Located in a quiet gated community in Sriracha, House DN is a home for a family of two, designed by Research Studio Panin, a practice based in Bangkok and known for its climatic-pragmatic approach to residential projects. The location in front of a private canal leading to a beautiful lake is ideal, complemented by a mountain view beyond. It is designed to grow and transform along with the lives of its owners, the Nakaprasit family.
The first and foremost requirement for the house is to be opened on to the canal at its back, and for its spaces to be organised around a central courtyard to provide privacy for the owners. Thus the orientation and the court act as a pretext for the design; it provides the framework for both the interior and exterior spaces. During the design process the roles of owner and architect gradually merged. Creative inputs and active dialogues from both sides allowed the design to transform into something neither deliberately ‘owned’ nor ‘designed’. It would become a place that accepts and welcomes both prosaic and aesthetic transformation.
Organised around a central courtyard, activities are simply divided into two groups of private and public activity. Yet there is never a clear line between them as the court allows both parts to participate in any daily activities that may occur. This house constantly transforms itself, merging different activities into a unified whole. The public space of the house integrates four distinct settings into one ensemble: the kitchen or cooking area, the dining space, the living room and the studio. Each is defined by its own fittings and furnishings. The long porch enveloping the spaces simply binds together settings for cooking, eating, living and working.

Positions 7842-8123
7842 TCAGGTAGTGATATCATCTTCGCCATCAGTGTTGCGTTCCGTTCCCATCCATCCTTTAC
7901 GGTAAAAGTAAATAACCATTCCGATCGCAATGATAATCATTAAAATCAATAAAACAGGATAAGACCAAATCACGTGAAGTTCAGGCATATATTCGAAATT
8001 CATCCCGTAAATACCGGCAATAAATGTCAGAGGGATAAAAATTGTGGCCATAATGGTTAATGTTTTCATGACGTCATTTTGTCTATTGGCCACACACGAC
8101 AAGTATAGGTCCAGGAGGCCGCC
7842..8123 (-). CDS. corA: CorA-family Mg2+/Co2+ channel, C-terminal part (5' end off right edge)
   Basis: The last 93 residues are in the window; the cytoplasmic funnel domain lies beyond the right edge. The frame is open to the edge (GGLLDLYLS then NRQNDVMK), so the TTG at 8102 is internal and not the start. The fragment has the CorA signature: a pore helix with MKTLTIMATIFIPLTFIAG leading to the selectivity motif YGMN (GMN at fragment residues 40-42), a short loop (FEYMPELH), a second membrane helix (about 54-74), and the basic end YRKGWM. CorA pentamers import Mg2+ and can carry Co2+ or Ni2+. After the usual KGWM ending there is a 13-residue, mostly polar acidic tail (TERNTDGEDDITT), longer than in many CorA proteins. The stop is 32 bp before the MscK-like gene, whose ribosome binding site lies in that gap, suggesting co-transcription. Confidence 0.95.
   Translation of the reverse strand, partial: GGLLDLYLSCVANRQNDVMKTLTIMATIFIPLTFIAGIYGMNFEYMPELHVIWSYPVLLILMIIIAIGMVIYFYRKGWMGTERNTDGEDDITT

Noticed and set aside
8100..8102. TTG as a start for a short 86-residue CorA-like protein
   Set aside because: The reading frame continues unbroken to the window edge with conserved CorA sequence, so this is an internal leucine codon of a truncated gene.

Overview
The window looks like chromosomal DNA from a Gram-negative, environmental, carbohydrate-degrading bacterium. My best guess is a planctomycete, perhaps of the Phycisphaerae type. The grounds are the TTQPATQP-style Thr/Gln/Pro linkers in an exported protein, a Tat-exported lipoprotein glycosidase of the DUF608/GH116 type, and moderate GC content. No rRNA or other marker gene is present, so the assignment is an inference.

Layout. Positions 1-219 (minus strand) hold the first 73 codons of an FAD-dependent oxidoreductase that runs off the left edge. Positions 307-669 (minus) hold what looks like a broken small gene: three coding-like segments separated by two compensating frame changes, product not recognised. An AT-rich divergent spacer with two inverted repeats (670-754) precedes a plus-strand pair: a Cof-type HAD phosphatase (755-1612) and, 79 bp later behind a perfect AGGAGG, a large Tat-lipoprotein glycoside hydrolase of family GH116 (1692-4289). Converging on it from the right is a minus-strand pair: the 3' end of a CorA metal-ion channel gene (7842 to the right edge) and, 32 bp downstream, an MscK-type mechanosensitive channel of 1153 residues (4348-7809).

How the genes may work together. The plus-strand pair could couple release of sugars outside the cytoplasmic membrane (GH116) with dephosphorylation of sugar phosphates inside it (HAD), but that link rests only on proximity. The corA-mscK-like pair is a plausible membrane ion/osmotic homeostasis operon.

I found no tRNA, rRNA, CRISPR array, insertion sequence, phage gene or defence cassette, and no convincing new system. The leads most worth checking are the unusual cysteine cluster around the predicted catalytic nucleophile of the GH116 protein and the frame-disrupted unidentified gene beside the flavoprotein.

The climate, which enables one to spend much time out of doors, has driven the design resulting in courtyards, verandahs and porches enclosed with glass panels. This makes it possible for the inhabitants to live both inside and outside the house, and also in the in-between areas. Shade is provided both for inside and outside by the brim of a solid slab, under which daily domestic activities can unfold. In so far as the Thais are still the same people and the climate had not changed, these types are still valid, no matter how traditional or modern the house may appear. By means of open-air covered spaces, interior and exterior come together.
Once inside, different types of apertures give an accent of openness that easily disguises the fact that there is much spatial separation in the house – indeed some parts of the interior are decisively walled in to accommodate diverse and simultaneous usage. The diversity and strategic positioning of openings create a close relationship between interior activities and exterior spaces, making the walls less constraining. It is as if the living box is pierced and penetrated allowing space to come in and go out. Yet, the openings are not necessarily there to be gazed through. In the house, one is aware of the landscape not because one sees it at all times, but because one knows it exists simply through light and air. And through using such architectural tools, the house is both detached and attached to its location, becoming a personal space defined by both inner demands and outer relationship with its surroundings.
Moving from one space to the next, the task of describing the place becomes clearer. It is to develop vocabularies and concepts that will demonstrate how settings that are distant and distinct from one another can also be interconnected, how they can remain apart and be joined. To inhabit the house means to focus on the performances that the separate settings sustain, and to discover similarities between them. Only in this way will the architectural setting be seen to exhibit not just remoteness, but also familiarity and the typicality of recurring situations in a different place.